Hands-On Learning

At the WHIR Center, we pride ourselves on giving students hands-on experiences in the lab. Top-notch faculty will guide you expertly through lab courses. Hands-on personal training opportunities will give you a chance to work with a range of adults to practice what you've learned in your textbooks.

Students design experiments, conduct collaborative research, perform health assessments, and develop interpersonal skills at the WHIR Center. Guided by strong faculty mentors, you will develop leadership and professional skills informed by ethics and a view toward the common good.

Lab Classes

The WHIR Center engages students in hands-on learning through lab classes in a variety of different disciplines. Departments that regularly engage in WHIR Center research and laboratory activities include: physical therapy, occupational therapy, biology, exercise science, nursing, and physician assistant programs. In lab classes, you will learn to conduct health assessments, design independent research experiments and replicate seminal research studies.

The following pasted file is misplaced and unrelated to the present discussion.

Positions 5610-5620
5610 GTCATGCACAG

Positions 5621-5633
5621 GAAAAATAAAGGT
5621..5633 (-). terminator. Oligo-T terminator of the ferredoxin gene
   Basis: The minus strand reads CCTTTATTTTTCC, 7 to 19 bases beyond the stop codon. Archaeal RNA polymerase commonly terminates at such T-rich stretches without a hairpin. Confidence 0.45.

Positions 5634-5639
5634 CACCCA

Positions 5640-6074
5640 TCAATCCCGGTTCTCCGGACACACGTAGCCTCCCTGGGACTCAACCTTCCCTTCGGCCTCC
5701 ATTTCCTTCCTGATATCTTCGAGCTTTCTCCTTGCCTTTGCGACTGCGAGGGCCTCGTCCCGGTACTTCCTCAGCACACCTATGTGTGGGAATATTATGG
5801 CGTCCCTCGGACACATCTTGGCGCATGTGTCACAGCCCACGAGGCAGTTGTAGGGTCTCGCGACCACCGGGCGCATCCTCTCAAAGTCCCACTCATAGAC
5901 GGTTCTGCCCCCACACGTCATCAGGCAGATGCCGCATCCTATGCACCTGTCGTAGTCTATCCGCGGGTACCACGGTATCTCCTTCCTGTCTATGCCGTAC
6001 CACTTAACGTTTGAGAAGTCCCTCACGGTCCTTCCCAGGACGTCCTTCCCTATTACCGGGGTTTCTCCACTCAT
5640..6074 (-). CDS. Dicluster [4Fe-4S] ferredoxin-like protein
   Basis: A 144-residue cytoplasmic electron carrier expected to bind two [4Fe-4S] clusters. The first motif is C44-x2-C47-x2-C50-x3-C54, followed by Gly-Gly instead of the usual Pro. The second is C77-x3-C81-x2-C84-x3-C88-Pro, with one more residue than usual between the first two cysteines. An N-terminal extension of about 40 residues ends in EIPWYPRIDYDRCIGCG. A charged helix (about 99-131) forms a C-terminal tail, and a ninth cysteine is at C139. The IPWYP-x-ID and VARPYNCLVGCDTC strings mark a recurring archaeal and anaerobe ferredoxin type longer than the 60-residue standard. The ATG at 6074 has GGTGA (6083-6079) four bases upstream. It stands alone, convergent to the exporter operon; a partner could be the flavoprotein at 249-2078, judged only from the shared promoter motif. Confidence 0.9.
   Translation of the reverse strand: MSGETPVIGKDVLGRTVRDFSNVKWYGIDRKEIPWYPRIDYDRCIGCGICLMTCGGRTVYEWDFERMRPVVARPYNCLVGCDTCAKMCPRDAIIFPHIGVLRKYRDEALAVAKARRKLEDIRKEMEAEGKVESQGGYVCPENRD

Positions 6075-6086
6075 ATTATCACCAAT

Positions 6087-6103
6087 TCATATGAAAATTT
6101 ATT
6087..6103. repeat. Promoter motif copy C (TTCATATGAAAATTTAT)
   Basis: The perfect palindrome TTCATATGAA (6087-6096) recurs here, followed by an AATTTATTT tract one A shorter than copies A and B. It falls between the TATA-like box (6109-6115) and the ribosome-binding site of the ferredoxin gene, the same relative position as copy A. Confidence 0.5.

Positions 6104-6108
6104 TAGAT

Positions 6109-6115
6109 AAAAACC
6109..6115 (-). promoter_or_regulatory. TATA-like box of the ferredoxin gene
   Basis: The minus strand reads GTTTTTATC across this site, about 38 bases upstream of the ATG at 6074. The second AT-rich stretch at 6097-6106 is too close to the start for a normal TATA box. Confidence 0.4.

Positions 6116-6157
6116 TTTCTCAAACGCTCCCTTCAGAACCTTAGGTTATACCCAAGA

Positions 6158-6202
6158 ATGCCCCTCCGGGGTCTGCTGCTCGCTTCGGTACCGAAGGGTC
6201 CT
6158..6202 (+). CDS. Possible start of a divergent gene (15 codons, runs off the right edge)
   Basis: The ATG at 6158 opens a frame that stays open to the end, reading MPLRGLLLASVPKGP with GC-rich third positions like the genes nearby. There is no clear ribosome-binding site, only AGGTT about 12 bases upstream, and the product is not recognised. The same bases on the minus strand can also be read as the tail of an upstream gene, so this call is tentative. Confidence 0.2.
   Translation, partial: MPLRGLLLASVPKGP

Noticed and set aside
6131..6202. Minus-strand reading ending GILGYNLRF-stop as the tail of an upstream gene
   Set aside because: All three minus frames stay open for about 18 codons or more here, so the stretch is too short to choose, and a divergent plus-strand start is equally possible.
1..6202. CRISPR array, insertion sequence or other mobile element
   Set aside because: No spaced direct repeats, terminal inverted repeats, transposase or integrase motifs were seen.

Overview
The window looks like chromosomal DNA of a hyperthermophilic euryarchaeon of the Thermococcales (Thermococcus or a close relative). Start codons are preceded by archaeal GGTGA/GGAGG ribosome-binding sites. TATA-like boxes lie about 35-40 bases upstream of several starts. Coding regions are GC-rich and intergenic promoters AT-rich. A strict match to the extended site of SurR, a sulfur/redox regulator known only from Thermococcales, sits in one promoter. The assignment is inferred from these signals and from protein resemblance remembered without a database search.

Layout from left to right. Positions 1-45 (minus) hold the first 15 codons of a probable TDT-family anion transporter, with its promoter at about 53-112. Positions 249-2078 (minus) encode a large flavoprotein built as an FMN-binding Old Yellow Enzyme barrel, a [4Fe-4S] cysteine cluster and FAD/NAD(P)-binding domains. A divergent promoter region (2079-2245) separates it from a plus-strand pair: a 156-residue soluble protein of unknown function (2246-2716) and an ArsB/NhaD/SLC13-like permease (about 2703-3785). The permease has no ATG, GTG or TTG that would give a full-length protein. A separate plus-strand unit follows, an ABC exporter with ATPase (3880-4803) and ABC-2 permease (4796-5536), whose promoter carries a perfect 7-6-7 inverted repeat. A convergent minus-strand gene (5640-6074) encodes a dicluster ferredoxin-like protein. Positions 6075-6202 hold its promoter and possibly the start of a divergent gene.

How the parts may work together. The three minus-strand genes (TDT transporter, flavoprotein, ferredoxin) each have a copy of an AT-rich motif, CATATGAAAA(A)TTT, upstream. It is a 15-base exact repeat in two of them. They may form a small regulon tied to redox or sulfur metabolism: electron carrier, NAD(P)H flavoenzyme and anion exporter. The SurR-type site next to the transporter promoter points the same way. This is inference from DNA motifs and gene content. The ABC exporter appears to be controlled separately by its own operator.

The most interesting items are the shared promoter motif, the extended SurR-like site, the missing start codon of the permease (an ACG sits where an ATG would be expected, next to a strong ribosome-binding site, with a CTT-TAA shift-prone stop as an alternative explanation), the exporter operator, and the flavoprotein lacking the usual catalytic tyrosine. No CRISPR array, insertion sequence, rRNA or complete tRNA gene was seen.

Women's Fitness and Wellness 

Women's Fitness and Wellness is a unique course that combines the knowledge of nutrition with the practice of exercise science to help students develop healthy lifelong habits. First-year St Kate's students improve their knowledge and practice of healthy living through classroom didactics and group workout sessions. As an important part of this process, WHIR Center staff and EXSS faculty, staff and students conduct fitness assessments at the beginning and the end of the semester-long class, to help students achieve their fitness goals.

Outreach Programming 

Staff, faculty and students at the WHIR Center are working to actively promote health in the community.

Collaborative Research

Students from a variety of disciplines gain valuable experience working with faculty mentors at the WHIR. This experience places them at a unique advantage for graduate school and for professional life.

Faculty collaborate on projects ranging from KidCarry (how carrying kids affects metabolic cost, walking speed, and body temperature in women), to the effects of Exercise and Massage on Weight Loss in Women, to measuring range of motion and proprioception in athletes with shoulder rotator cuff injuries.